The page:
Eugene Harrison lives in an area of sagebrush-studded high desert that has been home to generations of his Navajo ancestors. He built a small house for his 14 children and corrals for his sheep and cattle.
But Harrison and other Navajos have been what the U.S. government calls "unauthorized occupants," living illegally on land owned not by their tribe but by the federal Bureau of Land Management.Now, under an agreement signed May 6 by the Navajo nation, the BLM and the Bureau of Indian Affairs, the Navajos and BLM are making a 150,000-acre land swap that will make Harrison and the others legal occupants of the land.
"I think it's a good deal," said Harrison, 57, who drove buses and trucks for the BIA before retiring in 1983. "I'm glad."
The government calls the area of northwestern New Mexico the Checkerboard Area because of its ownership pattern. The land east of the vast Navajo Reservation is a patchwork of small blocks owned variously by the Navajo tribe, the state, the federal government and private interests.
About 200 Navajos living on non-reservation areas of the Checkerboard have had no legal right to their land or houses.
Harrison could never get permission from the BLM to improve his house or property. And he couldn't qualify for tribal-sponsored programs that might help him build a bigger house or hook up to a waterline.
The Harrisons use kerosene lamps and drive 16 miles round-trip to get water clean enough for drinking and cooking. There is no refrigerator.
"We have a little TV that plugs into a (car) cigarette lighter. I like to see the news," Harrison said.
The Harrisons might not ever be able to pay for the five miles of lines it would take to run electricity to their house.
But Harrison has been investigating solar-powered electricity. That's another project for which there may be financial assistance once his property has become Navajo tribal trust land and he acquires a homesite lease.
The Navajos have had homesites and grazing lands here for generations. When they were released in 1868 after four years of internment by the U.S. government at Fort Sumner, N.M., many returned to those homesteads rather than going to the newly created reservation.
In 1974, Congress passed a land-swap law that legitimized about 500 families in the Checkerboard Area. Others were left out, either because they slipped through the cracks or because there were coal leases on the property they lived on.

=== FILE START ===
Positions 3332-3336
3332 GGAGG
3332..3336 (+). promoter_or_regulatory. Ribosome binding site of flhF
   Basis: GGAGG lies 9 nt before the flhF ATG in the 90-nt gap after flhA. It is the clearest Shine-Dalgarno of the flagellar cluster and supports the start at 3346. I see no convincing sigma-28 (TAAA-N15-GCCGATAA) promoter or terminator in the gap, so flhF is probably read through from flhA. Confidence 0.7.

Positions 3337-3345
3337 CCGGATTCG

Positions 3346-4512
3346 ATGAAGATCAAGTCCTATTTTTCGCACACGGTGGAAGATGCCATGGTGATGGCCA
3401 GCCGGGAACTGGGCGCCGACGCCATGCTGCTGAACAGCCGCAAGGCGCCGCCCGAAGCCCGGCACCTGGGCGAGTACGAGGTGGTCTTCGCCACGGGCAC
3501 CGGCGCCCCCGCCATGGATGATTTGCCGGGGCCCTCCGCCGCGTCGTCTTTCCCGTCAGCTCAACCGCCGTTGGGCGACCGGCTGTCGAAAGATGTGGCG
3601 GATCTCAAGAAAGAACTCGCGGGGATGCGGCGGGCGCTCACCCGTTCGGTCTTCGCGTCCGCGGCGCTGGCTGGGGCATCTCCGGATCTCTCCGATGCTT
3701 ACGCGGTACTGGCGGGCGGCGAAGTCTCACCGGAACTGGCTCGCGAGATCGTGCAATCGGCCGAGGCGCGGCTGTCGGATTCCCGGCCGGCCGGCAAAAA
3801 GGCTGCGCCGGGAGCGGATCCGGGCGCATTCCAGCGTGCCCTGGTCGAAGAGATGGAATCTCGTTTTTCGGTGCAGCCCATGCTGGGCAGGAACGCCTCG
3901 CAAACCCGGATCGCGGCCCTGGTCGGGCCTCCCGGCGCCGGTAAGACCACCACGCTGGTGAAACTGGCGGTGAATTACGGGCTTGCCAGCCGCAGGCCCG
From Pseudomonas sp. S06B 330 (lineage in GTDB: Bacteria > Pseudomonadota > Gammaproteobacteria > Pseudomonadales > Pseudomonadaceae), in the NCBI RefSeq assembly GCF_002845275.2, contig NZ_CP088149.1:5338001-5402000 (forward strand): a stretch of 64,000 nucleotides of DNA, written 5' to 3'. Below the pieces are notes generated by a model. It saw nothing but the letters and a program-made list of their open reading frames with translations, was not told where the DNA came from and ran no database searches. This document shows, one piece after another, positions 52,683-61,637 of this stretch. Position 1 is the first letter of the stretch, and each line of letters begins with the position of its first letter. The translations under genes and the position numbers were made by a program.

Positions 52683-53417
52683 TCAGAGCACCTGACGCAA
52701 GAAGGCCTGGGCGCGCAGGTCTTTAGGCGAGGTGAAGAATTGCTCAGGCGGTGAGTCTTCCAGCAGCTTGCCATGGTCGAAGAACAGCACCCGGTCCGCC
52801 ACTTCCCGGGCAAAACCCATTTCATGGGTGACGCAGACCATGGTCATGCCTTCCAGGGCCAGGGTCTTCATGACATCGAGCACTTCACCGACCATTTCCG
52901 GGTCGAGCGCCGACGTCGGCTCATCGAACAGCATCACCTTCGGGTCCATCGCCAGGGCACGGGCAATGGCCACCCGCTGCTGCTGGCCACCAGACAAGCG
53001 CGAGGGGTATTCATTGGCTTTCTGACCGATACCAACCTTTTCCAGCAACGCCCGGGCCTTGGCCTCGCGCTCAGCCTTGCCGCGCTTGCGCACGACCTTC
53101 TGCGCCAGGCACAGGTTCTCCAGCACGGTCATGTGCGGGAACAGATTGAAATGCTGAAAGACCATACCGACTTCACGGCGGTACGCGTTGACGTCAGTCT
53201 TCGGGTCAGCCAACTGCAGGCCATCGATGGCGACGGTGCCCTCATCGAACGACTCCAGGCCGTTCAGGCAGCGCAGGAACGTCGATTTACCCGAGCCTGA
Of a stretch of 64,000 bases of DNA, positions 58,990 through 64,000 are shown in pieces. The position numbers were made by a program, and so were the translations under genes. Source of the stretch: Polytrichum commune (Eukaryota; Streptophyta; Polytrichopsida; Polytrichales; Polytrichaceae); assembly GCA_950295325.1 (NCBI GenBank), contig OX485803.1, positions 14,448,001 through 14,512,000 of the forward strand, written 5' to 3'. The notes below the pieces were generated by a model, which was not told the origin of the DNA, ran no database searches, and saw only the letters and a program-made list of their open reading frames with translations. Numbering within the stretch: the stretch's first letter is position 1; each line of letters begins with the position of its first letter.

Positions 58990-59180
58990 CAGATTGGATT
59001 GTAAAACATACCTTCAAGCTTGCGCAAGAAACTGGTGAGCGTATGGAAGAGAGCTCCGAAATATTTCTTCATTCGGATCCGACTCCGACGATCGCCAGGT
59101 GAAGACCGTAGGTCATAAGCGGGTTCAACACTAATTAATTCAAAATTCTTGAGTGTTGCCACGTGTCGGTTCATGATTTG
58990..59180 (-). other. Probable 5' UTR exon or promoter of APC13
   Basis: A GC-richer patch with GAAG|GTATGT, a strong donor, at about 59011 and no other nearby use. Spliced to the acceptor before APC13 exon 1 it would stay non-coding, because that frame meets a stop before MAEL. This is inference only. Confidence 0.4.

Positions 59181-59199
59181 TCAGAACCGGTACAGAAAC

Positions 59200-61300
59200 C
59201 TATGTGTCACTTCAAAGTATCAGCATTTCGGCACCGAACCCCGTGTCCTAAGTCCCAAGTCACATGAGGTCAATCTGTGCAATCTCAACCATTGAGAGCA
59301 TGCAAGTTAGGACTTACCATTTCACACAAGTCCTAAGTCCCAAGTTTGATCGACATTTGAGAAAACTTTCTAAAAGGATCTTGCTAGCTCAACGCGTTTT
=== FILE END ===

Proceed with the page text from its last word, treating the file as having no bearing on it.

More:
Harrison was in the latter category, along with his neighbor Cecil Werito, who lives four miles down the dirt road past the Harrisons and about 20 miles from the small community of Nageezi.
The property is atop a 4-mile-wide coal seam, and for several years in the early 1980s Werito was active in a community effort to prevent companies that held leases from strip mining the property.
Now, coal companies have decided not to mine and have relinquished their leases, said BLM Navajo coordinator Danny Charlie.
According to Charlie, who started working on the occupancy issue for the BLM in 1974, 73 tracts of illegally occupied land will be legitimized by this month's agreement. Because many tracts include more than one household, he estimates about 200 people will be affected.
It is expected to take at least two years to complete the work required to make the land exchange final, Charlie said.
The swap involves more than the occupied parcels. The federal government, for example, will obtain about 8,500 acres of Navajo-owned land within nearby Chaco Canyon National Historical Park. The Navajos will get title to some tracts that are already developed, and some other land suitable for development.
The agreement also establishes a framework for future land exchanges of up 190,000 acres. Consolidating the scattered parcels will make it easier for federal agencies and the Navajos to manage their lands, officials say.